Moviegoers must have loved the combination of Rock Hudson and Jane Wyman in “Magnificent Obsession,” for just one year later, Hollywood paired them up again for “All That Heaven Allows,” a film that concludes at Christmastime. I found myself a bit captivated by this melodramatic romance, not because I’m a big fan of melodrama, but because this film made me think about my own life.
Hudson plays Ron Kirby, a young man who has taken over his father’s landscaping business. Wyman is Cary Scott, a wealthy widow who has employed the Kirby company for the last several years to prune the trees around her property and do general maintenance.
One day, Cary invites a friend over for tea and sets her tea service outside on the patio. When her friend is unable to come, Cary doesn’t like the thought of the food going to waste, so she invites Ron across the yard to share lunch with her. She’s impressed with his carefree attitude and enjoys the few minutes they spend together. As he finishes up the work in her yard, they’ve developed a friendship that turns into romance.
This sets tongues wagging all over town. Cary’s husband left her a good sum of money, and it’s unseemly that she would be spending her time with a laborer, of all people. After all, he’s so beneath her in social ranking. But part of what Cary loves about Ron is his total lack of caring about the social norm. His philosophy of life is very simple and very honest—he does what he knows is right and doesn’t care a bit what other people think. He tries to get Cary to see that it really doesn’t matter if they’re the topic of all the town’s hot gossip, but it does matter to her. She was raised to believe that social standing is everything.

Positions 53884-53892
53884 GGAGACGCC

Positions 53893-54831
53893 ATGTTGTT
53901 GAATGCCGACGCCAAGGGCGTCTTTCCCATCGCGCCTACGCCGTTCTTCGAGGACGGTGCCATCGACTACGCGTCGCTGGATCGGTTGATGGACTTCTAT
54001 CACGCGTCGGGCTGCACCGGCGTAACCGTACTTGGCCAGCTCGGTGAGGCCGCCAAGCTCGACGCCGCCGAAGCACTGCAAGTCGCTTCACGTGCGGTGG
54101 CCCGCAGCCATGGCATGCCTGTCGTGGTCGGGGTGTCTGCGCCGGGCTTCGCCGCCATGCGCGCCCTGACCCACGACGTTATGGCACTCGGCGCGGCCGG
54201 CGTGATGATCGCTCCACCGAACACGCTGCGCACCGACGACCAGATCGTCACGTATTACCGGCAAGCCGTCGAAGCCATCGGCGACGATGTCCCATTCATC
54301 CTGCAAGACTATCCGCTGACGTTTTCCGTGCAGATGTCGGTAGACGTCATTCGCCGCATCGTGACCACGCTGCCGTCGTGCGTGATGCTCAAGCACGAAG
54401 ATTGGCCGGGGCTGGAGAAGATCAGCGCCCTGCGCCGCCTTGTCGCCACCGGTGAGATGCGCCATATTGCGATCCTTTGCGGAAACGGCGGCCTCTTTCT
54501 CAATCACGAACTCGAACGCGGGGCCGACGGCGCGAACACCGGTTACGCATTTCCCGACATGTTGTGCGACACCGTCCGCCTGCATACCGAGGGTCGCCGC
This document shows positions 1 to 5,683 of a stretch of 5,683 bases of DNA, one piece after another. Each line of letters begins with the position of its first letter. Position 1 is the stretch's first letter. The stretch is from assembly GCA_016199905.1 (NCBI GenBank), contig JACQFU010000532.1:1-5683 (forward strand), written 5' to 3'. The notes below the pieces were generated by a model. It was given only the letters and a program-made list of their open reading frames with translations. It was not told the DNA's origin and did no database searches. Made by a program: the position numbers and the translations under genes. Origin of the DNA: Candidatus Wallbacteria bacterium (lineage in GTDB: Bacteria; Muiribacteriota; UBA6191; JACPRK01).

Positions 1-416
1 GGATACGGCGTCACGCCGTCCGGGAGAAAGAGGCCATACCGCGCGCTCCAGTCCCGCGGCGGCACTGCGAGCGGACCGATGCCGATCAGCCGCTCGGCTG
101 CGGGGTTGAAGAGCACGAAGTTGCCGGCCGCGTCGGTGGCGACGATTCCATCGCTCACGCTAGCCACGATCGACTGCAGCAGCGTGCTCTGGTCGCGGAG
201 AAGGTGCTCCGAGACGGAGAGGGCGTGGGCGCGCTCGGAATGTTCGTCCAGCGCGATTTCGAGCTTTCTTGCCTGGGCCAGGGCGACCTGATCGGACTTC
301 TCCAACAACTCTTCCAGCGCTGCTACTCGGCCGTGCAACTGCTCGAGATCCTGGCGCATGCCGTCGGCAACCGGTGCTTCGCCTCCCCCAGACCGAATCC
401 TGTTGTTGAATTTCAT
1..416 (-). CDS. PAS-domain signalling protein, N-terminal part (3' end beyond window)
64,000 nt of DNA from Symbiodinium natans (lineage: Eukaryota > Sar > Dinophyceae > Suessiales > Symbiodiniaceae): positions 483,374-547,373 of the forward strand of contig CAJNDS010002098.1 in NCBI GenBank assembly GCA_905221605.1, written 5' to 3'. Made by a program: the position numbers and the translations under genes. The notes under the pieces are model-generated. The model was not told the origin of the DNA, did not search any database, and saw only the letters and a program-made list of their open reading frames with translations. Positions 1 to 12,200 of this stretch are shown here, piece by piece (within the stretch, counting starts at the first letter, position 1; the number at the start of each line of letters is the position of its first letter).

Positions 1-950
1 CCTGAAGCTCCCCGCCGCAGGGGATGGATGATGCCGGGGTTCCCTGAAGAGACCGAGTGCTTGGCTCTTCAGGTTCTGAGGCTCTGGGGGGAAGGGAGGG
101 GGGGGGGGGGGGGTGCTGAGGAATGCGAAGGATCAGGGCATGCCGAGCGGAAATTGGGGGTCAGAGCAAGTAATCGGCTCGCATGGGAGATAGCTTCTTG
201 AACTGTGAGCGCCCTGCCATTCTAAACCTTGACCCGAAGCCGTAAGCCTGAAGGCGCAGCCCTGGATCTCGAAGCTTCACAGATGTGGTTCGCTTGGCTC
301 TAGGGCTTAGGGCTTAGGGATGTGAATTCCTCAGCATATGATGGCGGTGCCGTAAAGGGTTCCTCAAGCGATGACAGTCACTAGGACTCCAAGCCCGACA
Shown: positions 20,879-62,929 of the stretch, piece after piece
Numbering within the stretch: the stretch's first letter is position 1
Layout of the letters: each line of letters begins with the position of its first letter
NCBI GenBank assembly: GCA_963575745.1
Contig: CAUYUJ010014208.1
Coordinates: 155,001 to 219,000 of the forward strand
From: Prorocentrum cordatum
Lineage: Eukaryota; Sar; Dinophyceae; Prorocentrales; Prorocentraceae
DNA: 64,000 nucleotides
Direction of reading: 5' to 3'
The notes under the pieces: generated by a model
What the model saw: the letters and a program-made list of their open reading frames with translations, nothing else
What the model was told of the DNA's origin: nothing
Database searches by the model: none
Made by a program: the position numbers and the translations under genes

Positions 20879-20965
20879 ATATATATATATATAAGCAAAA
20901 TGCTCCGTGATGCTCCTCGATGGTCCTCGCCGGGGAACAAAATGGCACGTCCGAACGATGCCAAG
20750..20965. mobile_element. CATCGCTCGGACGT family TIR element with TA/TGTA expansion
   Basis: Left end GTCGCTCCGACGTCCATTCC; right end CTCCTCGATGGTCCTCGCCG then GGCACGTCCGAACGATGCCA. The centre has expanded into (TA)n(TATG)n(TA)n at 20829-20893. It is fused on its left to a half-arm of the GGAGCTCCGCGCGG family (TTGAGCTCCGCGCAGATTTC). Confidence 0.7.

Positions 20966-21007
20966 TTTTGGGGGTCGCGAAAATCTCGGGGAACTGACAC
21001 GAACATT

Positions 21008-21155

Their relationship is further complicated by her two grown children, who feel she’s dishonoring their father’s memory by entering a new relationship. Unable to put her foot down with her children, and unable to turn a deaf ear to the winds of gossip, Cary calls off her relationship with Ron, only to realize that she’s done herself a great disservice by letting others tell her how to live her life.
Ron Kirby was a fascinating character. He held so fast to his ideals, he was unshakable. I did wish he’d been a little more flexible, for Cary’s sake, but his steadfastness got me thinking. Am I strong in my beliefs? Am I sure enough of my own identity and my own purpose here on earth that I’m willing to stand up in the face of any opposition and stare it down? Even if I didn’t agree with all Ron’s choices, I have to admire his integrity, for it greatly influenced my own.
This film was unrated.
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